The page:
So its not about picking the file to work on, or about picking the correct app the file is in. It's now a matter of deciding which app best suits the task at hand. iCloud Drive gives you the ability to open the file you're planning on working on with the right app/tool.

    Seems like a good step forward to me.
     
  15. Monique1 thread starter macrumors regular

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    #15
    How can I open a Word file in Excel?

    This may be true for content creation but not consumption.

    Again, I have multiple file types in a folder... I really don't care what app created them and I just need to read them. Tapping each document thereby letting the OS figure out which app to load is a lot easier than me figuring it out. I don't create most of these documents... they are merely things sent to me by others that I need to group together for the sake of organization. I can do this in DropBox but need to jump through that "open with..." hoop if I want to load that document in its native app.

    Not trying to be difficult. I am surely missing something.
     
  16. AxoNeuron macrumors 65816

    AxoNeuron

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    #16
    I don't think Apple will introduce a Cloud Drive app which organizes your cloud stuff in to folders and such. Yosemite still has Finder functionality but I think that both Apple and Microsoft are moving away from it because there are a lot of incredibly stupid people out there in the public who will never be able to grasp anything more complicated than "this is the app with my pictures!!!111". Computer filesystems with folders and directories just don't work out well for those people, they end up deleting something important on accident.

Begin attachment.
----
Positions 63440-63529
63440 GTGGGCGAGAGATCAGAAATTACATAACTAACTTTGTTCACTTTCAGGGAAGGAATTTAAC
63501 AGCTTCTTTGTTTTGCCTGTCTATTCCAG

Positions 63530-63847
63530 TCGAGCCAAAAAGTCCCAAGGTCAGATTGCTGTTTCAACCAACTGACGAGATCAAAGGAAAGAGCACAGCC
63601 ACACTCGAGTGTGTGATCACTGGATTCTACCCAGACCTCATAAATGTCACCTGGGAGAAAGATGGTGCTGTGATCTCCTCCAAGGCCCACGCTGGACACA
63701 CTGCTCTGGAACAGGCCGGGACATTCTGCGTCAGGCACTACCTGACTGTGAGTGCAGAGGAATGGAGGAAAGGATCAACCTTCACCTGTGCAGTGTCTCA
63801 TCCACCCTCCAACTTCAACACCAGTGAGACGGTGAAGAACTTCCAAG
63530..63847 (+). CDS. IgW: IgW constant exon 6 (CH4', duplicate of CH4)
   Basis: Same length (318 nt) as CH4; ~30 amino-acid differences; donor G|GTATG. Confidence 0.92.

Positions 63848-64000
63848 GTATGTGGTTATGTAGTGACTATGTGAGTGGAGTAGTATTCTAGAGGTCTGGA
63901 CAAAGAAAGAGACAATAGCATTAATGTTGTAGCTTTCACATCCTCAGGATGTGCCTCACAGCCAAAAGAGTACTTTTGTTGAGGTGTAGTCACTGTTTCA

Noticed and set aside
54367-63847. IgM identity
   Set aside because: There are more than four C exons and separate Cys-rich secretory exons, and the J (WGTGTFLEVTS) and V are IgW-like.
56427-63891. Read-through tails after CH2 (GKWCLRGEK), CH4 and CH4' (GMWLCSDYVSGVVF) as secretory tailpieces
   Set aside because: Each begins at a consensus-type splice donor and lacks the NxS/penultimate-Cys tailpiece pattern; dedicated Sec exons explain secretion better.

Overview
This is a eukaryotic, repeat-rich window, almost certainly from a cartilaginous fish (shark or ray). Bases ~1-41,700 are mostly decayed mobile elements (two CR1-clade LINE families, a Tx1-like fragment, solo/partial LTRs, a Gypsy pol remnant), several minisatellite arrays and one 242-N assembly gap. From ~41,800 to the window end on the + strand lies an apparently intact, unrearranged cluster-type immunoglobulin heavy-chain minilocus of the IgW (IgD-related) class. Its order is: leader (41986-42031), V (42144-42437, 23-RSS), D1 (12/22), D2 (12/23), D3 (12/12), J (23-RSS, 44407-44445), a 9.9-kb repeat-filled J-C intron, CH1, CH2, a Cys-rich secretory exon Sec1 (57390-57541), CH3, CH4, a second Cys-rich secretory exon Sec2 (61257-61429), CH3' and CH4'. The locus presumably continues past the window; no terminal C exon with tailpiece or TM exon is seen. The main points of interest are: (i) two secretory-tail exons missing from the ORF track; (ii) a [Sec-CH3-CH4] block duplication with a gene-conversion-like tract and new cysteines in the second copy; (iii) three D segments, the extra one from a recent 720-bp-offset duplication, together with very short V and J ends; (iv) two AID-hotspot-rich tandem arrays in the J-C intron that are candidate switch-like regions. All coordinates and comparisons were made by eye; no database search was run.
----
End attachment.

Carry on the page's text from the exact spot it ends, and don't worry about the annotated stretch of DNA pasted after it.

Your average Mac user is a bit smarter than that and can work with Finder just fine, but most (not all, but most) iPhone owners don't own macs and don't have much experience with computers. And these people cost Apple a fortune when they call AppleCare to find pictures of their grandkids.
     
  17. afsnyder macrumors 65816

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    #17
    That's because the developers haven't added support yet...
     
  18. navodwickra macrumors 6502

    navodwickra

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    #18
    So the average Mac user is smarter than a Windows user because Mac user can work with Finder? How do you think people work on Windows? oh and Apple also mentioned there will be a windows application or an addon to manage iCloud drive just like on Mac.
     
  19. newagemac macrumors 68020

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    #19
    Well for one thing, Apple is moving towards a tag based system which gives you more flexibility than just using folders. I think their overall goal is that you just create documents without worrying about where the app places them. And you actually organize documents with tags instead. So you would tag a document with a certain project name and if that document is used in multiple projects you have the option of giving it multiple tags. You can't do that with folders which is a significant limitation that is actually unnecessary in the digital age. If you're familiar with how Gmail works with labels, it's the same concept.